Access

September 19, 2008

This spring semester, I spent three months studying, traveling, and documenting various aspects of life in Cuba. It was an incredible experience, and it helped shape my goals and dreams. 

One of the things that was so amazing about Cuba was its people. Even after spending three months there, I can count on one hand the number of times someone wouldn’t let me take their photograph. They were so curious about an American student that they would happily let me into their homes, or pour me a little bit of rum. Needless to say, access wasn’t an issue.

Fast forward to this week. Ill start from the beginning:

Monday: After scoring a meeting with the Local 40 Ironworkers Union, I show up at 11:30am to find out the head of the union, whom I was supposed to meet with, is not in. No problem, the secretary tells me, meet with the assistant head, Danny Doyle. Danny hears my pitch, and after promising him I would gladly donate some prints to the office at the end of the project, tells me to come back tomorrow at 8am to meet with the head of the union. He also tells me it shouldn’t be a problem to get me on a few sites. The meeting with the head was supposed to be a formality

Tuesday: Show up at 8:00am to meet with the head of the Ironworkers Union, Bob Walsh. I walk in to the office, start my pitch, and Bob cuts me off, “Listen Ben, I need to be honest with you. Do you think you’re the first person to walk in here wanting to get on these sites? You’re probably the sixth person in the last six months, and before you, it was the Discovery Channel, National Geographic…” and he goes on and on. I assure him it would be different because A: I’m not a five-man crew; its just me and a video camera and B: I’m a student, with three months to work on this project, and I know I can do it justice. Bob finally agrees, and makes some phone calls for me. He sets me up with a telephone meeting with the head of PR for Tishman Construction, Richard Kielar.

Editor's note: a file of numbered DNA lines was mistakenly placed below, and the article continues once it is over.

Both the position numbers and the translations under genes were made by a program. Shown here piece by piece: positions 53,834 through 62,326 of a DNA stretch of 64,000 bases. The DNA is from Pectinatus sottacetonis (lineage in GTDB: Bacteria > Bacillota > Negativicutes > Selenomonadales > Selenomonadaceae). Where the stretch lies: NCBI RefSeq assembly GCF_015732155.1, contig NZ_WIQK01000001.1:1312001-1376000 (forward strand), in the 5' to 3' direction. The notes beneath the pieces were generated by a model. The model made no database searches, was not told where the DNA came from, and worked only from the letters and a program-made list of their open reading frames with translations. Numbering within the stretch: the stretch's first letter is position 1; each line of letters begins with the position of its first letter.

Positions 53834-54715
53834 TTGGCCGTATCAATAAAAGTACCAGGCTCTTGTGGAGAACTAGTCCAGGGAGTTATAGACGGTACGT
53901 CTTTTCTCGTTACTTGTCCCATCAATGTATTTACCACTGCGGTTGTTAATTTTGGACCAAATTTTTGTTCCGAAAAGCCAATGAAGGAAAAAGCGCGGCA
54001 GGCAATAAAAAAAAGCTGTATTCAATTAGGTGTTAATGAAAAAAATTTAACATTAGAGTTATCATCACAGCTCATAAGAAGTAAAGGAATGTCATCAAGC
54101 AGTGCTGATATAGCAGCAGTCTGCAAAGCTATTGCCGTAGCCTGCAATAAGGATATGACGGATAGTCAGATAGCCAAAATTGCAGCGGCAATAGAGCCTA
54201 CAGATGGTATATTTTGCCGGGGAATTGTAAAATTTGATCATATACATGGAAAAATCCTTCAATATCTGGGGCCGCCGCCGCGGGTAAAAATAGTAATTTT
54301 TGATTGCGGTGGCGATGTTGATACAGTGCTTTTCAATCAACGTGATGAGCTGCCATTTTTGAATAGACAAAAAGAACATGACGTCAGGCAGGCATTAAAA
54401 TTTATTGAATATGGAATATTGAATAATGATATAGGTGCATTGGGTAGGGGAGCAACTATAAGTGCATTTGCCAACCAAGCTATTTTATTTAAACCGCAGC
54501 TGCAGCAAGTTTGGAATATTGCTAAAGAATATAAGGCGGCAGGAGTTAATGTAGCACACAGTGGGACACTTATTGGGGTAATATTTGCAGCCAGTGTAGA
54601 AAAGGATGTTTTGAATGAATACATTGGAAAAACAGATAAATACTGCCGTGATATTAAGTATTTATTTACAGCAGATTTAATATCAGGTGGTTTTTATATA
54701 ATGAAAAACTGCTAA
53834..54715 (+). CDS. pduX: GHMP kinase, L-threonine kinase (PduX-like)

Wednesday: I make my third phone call in the last 24 hours to Kielar’s office. The secretary, obviously a little annoyed, asked me to send him the same email I sent Kielar (which I sent when I first called him the day before). The secretary reads it, checks out my website, and realizes I am more than just a punk-student who hasn’t done his research. He assures me he will make sure Mr. Kielar reads the email, and will get back to me.

Thursday-Today: After eight phone calls, Mr. Kielar still hasn’t had time to read my email. I’m getting nervous. Right now, the only lead I have besides this PR guy is a friend’s father who lobbies for ANTI-union construction sites. Too bad every site in NYC is unionized.

Being in Cuba made me forget about how getting access is usually a HUGE chunk of getting a story. And the hardest part right now is not being able to get started on my project. I know that I am going to get some incredible, never-before-seen footage and imagery on these sites. I have been working too hard on my craft, given up too many weekends, too many sleepness nights, not to produce an incredible project. 

Tomorrow morning, I am waking up at 7am to go with my friend’s father to a construction site, just to see if we can get on. I’ll let you know how it goes

Ben

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